The next checkpoint had my favourite marshals (a high bar, they were all LOVELY) including a kindly lady who was like the race mum for us all and was keen to ensure we were all covered in suncream and keeping hydrated. The climb onto Froggatt was tough, and half way along the edge I continued on solo as my new pal Paul and I found our paces and run-walk tactics started to differ a bit more, before hitting the penultimate checkpoint just before Curbar Gap, where I was labelled “the most cheerful runner of the day” by a marshal. What a transformation from the weepy worrier of over 4 hours earlier! I’d reccied the last part of the course a couple of weeks prior, so started to get excited that the end was figuratively in sight. The heather was still looking pretty resplendent up on Curbar too and the less technical path was welcome at this point in the race. A left turn (that I somehow almost missed, despite the recce) took us to Baslow Edge, past Wellington’s Monument and another nice stretch of gentle downhill. Then the final checkpoint was in sight!

A short road section gave us wonderful views of a herd of serene Highland Cows wallowing in a river, the first time ever I’ve felt genuine envy over the activities of a horned beast, before the final uphill of the course. I didn’t even try to run any of this bit, it was the hottest time of the day by this point and the sun was really beating down. The last km or so is downhill again to the long-awaited pub, but narrow and more technical. My tired legs were getting a bit lacklustre at paying attention and after getting round 97% of the course unscathed I ended up rolling an ankle stepping off a small rock. The field was very spread out so with nobody around I just had to have a little minute, a few deep breaths and a word with myself, but luckily I was still able to put weight on it and continued hobbling down towards the road. I managed to ignore the pain in my foot and put a bit of a burst on for the last 100m down the road and up some particularly cruelly placed steps into the finish area by the Robin Hood pub, and that was it! Fin!

Rewards and refreshments

It could have been an underwhelming finish as it took me so long that everyone I knew had already enjoyed their free pint and caught the bus back to Fairholmes, but just as I reached the front of the beer queue New Pal Paul spotted me and very kindly gave me his drinks voucher, so I had a nice time sat in the beer garden reflecting on my day and deciding whether I liked lager shandy or bitter shandy best (I’m usually a bitter kinda gal, but on this occasion the colder lager version was the clear winner!). Jim, who had successfully finished around 90 minutes prior, came to fetch me to save us some time from negotiating bus logistics and delivered the news that my new black cap was now about 30% white… turned out it was salt from my sweaty little bonce, what a delight!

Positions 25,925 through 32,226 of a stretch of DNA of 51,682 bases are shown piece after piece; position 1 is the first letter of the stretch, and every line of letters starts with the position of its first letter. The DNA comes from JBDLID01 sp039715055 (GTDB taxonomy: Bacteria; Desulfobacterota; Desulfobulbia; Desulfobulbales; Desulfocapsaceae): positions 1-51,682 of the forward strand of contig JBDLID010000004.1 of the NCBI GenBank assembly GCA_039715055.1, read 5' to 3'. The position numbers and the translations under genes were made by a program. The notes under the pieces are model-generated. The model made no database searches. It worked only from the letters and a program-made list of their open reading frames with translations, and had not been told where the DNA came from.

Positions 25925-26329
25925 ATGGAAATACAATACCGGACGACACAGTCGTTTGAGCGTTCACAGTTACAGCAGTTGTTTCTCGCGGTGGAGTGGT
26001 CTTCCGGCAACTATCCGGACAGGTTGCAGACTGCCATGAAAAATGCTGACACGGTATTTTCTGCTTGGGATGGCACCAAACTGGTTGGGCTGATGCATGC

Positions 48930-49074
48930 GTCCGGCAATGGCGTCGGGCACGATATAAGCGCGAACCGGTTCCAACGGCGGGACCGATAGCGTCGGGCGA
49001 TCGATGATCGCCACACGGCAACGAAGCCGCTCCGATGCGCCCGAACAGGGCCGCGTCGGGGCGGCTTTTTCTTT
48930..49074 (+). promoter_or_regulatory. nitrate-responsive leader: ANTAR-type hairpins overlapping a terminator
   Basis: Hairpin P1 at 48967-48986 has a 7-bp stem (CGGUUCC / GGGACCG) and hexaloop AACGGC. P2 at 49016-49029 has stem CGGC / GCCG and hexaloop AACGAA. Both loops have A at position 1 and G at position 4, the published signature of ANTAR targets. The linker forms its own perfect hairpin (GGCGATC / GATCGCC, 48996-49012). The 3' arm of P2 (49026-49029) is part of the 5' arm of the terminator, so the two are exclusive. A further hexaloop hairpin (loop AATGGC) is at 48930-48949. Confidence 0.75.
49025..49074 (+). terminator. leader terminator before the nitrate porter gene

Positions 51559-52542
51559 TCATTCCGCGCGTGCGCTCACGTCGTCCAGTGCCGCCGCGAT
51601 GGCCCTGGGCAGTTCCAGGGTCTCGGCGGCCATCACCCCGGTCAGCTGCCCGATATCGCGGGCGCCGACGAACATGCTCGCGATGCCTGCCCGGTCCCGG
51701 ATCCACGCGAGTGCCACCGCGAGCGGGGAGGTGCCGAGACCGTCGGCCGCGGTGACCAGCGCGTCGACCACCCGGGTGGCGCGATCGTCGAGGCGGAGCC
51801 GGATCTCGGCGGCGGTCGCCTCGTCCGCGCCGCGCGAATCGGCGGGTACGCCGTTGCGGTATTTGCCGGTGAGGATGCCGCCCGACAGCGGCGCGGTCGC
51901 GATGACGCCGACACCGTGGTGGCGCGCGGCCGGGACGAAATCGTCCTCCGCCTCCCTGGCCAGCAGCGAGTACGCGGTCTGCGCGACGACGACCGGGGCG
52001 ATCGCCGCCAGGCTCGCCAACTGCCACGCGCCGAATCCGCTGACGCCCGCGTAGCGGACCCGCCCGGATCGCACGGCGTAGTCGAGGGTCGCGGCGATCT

Overall, despite the incredibly tough conditions I can honestly say I adored this race – one of my favourites ever. Superbly organised and supported, a bargain at less than £1 per km (and profits go to Edale Mountain Rescue), just an amazing day out surrounded by breathtaking scenery and doing some real good to my mental wellbeing. Most people I spoke to at the end who’d run this before said their times were up to an hour longer than they’d expect on account of the heat, and of approximately 300 signed up there were just 159 runners who finished (this doesn’t include those who set off before the mass start), so I’m really proud of myself for putting my doubts to one side and embracing the day. The fact there are plenty of walkers makes it a really inclusive event too, so to anyone thinking of stepping up to a longer race I’d definitely say not to be too intimidated by the distance and give it a go. I’m so pleased I made it to the start line.

The race was won by John Crew of Dark Peak Fell Runners (3.09.48), and Sarah Harrison of Totley AC (3.18.48).

Five Striders were among 159 finishers at the Nine Edges.

Striders Results

P Name Cat Cat P Time
9 Sian Evans F 2 3:33:27
23 Jim Rangeley M 7 3:54:22
62 Jim Danson M40 27 4:33:35
81 Ste Doherty M40 30 4:53:13
105 Laura Rangeley F 12 5:14:18

Full results can be found on the Fell Runners Association website.

scroll to top